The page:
This page contains a summary of biliary atresia. For more detailed information, download or order a copy of CLDF's biliary atresia leaflet.
What is biliary atresia?
Biliary atresia is a medical condition which affects the liver. It can occur either:
- Before birth due to the bile ducts developing abnormally
- Shortly after birth due to the bile ducts becoming inflamed or obstructed
In most babies with biliary atresia, bile ducts on the inside and outside of the liver are affected, eventually leading to a complete blockage of bile flow from the liver. This in turn causes scarring (fibrosis) in the liver.
What causes biliary atresia?
The cause of biliary atresia is currently unknown. Research is being carried out, but it has not provided any definite answers yet. Parents often feel guilty that they may have, in some way, contributed to their child having the condition. These feelings are understandable but there is no evidence to suggest that biliary atresia is hereditary (can be passed on to children by their parents) or due to anything that parents might have done or taken. Children with biliary atresia will not pass the condition on to their own children.
What are the signs and symptoms of biliary atresia?
In the first weeks of life babies with biliary atresia often seem well, apart from being jaundiced (yellow discolouration of the skin and whites of the eyes) and in some cases feeding more often.
Prolonged jaundice (jaundice lasting more that two weeks in a full term baby or three weeks in a pre-term baby) should be explored further and can be a key sign of biliary atresia.
Other key signs are:
- Pale stools - Normally the stools of a baby are green or yellow. If the stools are grey, white, fawn or pale then this can be an indication of liver disease. CLDF have a stool chart which includes the colours of health and potentially unhealthy stools. You can use this to examine your baby's stool. You can download a stool chart or order a hard copy here.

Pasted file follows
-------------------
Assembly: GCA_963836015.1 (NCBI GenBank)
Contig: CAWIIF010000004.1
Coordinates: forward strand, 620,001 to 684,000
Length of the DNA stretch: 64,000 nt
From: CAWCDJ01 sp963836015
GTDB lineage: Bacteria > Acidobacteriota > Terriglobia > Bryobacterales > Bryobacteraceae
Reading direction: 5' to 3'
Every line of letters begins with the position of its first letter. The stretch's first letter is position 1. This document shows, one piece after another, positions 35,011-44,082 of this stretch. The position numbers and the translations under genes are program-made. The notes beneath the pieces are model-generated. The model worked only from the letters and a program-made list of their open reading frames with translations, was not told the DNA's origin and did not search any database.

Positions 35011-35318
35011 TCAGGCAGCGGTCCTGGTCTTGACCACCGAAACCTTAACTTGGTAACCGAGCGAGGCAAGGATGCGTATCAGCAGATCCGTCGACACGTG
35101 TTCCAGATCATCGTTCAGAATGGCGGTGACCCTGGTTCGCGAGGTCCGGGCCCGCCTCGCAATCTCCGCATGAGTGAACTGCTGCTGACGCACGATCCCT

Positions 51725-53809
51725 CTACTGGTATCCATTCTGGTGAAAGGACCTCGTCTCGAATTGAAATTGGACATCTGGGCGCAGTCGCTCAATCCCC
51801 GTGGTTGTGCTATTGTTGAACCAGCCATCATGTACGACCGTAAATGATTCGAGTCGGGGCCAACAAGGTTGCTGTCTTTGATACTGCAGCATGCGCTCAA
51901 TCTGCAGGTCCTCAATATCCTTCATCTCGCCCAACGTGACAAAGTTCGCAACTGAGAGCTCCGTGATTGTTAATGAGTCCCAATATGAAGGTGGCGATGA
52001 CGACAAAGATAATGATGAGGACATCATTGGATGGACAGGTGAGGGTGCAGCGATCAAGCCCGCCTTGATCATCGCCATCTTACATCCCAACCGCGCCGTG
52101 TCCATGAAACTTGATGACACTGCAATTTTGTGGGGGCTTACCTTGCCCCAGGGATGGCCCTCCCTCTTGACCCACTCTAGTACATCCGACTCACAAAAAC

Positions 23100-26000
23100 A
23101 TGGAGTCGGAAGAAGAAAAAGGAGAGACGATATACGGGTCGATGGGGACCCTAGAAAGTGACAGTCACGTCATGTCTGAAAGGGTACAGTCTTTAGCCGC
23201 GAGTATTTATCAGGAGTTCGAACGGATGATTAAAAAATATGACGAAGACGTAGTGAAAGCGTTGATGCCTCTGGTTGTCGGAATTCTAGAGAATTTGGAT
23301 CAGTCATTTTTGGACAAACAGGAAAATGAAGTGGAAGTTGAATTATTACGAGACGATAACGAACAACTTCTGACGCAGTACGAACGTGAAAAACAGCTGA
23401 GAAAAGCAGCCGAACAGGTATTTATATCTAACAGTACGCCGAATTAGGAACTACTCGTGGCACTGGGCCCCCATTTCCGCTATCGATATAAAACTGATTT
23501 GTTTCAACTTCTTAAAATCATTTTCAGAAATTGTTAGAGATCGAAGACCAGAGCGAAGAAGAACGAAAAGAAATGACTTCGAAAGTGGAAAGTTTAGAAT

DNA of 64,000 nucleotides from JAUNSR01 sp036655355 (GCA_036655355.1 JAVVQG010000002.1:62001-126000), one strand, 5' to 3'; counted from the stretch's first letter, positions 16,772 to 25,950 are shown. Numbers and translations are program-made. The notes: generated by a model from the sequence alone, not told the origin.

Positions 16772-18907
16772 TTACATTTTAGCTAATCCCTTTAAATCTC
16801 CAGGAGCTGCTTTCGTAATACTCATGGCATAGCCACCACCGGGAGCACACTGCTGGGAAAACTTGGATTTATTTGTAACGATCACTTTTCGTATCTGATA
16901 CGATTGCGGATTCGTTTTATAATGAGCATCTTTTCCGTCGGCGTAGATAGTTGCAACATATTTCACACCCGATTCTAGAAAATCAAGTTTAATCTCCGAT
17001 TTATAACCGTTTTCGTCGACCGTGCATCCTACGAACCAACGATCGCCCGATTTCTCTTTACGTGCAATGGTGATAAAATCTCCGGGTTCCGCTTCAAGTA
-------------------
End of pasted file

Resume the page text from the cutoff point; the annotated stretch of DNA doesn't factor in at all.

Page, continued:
- Urine colour - Normally the urine of a newborn baby is colourless. If a baby's urine is persistently yellow or dark in colour this can be an indication of liver disease.
How is biliary atresia diagnosed?
If a baby has the signs and symptoms above then they may be admitted to hospital for further investigation.
A number of investigations will need to be carried out in order to make a diagnosis. These may include:
- Blood tests
- Urine test
- An ultrasound
- Liver excretion test
- Some children will need a liver biopsy and/or an operation to confirm or rule out a diagnosis.
Treatment options for biliary atresia
If the tests show that there is a strong indication that your baby has biliary atresia, he/she will require surgery. This will involve carrying out an investigation called an operative cholangiogram under a general anaesthetic to confirm the diagnosis.
If biliary atresia is confirmed then this will be followed by a "Kasai procedure", usually done under the same general anaesthetic at the same time.
Further details of the operation can be found in our biliary atresia leaflet which can be downloaded here.
Are there any other problems to be aware of?
Even after a successful Kasai operation a number of problems may occur:
- Cholangitis (an infection of the bile ducts in the liver, resulting in inflammation)
- Ascites (an abnormal collection of fluid in the abdomen)
- Portal hypertension (increased blood vessel pressure caused by scarring of the liver)
- Pruritus (itching)
What happens if the biliary atresia is not treated or treatment is unsuccessful?
If a baby has not had a Kasai procedure in the first two to three months of life the success rate of the operation is very low. If biliary atresia is not treated or the treatment isn't successful the bile produced in the liver builds up causing damage to the cells of the liver, eventually resulting in severe scarring (cirrhosis). If this continues liver function deteriorates, complications occur and general health suffers. Liver transplantation is often the accepted form of treatment. Transplant is a huge step and is only considered when other treatments are ineffective.
Want to know more about biliary atresia?
More information on biliary atresia, the Kasai operation and post-operative treatment can be found in CLDF’s leaflet on biliary atresia. You can also find articles written by biliary atresia families in our blog section including Fraser's story and Amelia's.
The information on this site is for guidance only. It is not a substitute for professional medical care by a qualified doctor or other health care professional. ALWAYS check with your medical team if you have any concerns about your condition or treatment. CLDF is not responsible or liable, directly or indirectly, for any form of damages resulting from the use (or misuse) of information contained in or implied by the information on this site.